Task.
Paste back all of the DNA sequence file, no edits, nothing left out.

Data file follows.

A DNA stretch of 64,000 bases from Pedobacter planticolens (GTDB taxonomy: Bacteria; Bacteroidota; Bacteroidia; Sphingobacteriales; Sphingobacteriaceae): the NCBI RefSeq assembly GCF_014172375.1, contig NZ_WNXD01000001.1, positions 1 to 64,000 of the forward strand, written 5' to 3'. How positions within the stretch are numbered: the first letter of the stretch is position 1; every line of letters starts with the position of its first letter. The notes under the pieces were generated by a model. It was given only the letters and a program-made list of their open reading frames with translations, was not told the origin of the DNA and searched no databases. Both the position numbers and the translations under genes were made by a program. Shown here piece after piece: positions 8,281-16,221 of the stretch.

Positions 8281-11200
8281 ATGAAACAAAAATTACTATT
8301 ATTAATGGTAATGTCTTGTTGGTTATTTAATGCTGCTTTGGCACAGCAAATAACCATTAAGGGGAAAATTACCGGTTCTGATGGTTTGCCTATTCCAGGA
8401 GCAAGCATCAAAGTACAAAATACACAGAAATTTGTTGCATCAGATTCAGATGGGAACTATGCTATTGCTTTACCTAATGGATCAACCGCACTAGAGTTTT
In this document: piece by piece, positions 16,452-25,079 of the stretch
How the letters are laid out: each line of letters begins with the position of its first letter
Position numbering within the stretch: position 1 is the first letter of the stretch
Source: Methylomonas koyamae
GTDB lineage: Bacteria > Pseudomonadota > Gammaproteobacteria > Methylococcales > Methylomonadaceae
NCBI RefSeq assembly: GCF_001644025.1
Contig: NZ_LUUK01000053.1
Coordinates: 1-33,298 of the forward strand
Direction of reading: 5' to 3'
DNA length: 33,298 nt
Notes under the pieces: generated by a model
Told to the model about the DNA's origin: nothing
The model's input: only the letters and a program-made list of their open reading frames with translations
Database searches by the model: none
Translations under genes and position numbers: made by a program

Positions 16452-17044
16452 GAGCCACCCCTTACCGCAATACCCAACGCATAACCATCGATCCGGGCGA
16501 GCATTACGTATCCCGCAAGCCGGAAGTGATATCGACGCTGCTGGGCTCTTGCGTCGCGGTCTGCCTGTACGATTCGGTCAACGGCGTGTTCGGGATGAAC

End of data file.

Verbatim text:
A DNA stretch of 64,000 bases from Pedobacter planticolens (GTDB taxonomy: Bacteria; Bacteroidota; Bacteroidia; Sphingobacteriales; Sphingobacteriaceae): the NCBI RefSeq assembly GCF_014172375.1, contig NZ_WNXD01000001.1, positions 1 to 64,000 of the forward strand, written 5' to 3'. How positions within the stretch are numbered: the first letter of the stretch is position 1; every line of letters starts with the position of its first letter. The notes under the pieces were generated by a model. It was given only the letters and a program-made list of their open reading frames with translations, was not told the origin of the DNA and searched no databases. Both the position numbers and the translations under genes were made by a program. Shown here piece after piece: positions 8,281-16,221 of the stretch.

Positions 8281-11200
8281 ATGAAACAAAAATTACTATT
8301 ATTAATGGTAATGTCTTGTTGGTTATTTAATGCTGCTTTGGCACAGCAAATAACCATTAAGGGGAAAATTACCGGTTCTGATGGTTTGCCTATTCCAGGA
8401 GCAAGCATCAAAGTACAAAATACACAGAAATTTGTTGCATCAGATTCAGATGGGAACTATGCTATTGCTTTACCTAATGGATCAACCGCACTAGAGTTTT
In this document: piece by piece, positions 16,452-25,079 of the stretch
How the letters are laid out: each line of letters begins with the position of its first letter
Position numbering within the stretch: position 1 is the first letter of the stretch
Source: Methylomonas koyamae
GTDB lineage: Bacteria > Pseudomonadota > Gammaproteobacteria > Methylococcales > Methylomonadaceae
NCBI RefSeq assembly: GCF_001644025.1
Contig: NZ_LUUK01000053.1
Coordinates: 1-33,298 of the forward strand
Direction of reading: 5' to 3'
DNA length: 33,298 nt
Notes under the pieces: generated by a model
Told to the model about the DNA's origin: nothing
The model's input: only the letters and a program-made list of their open reading frames with translations
Database searches by the model: none
Translations under genes and position numbers: made by a program

Positions 16452-17044
16452 GAGCCACCCCTTACCGCAATACCCAACGCATAACCATCGATCCGGGCGA
16501 GCATTACGTATCCCGCAAGCCGGAAGTGATATCGACGCTGCTGGGCTCTTGCGTCGCGGTCTGCCTGTACGATTCGGTCAACGGCGTGTTCGGGATGAAC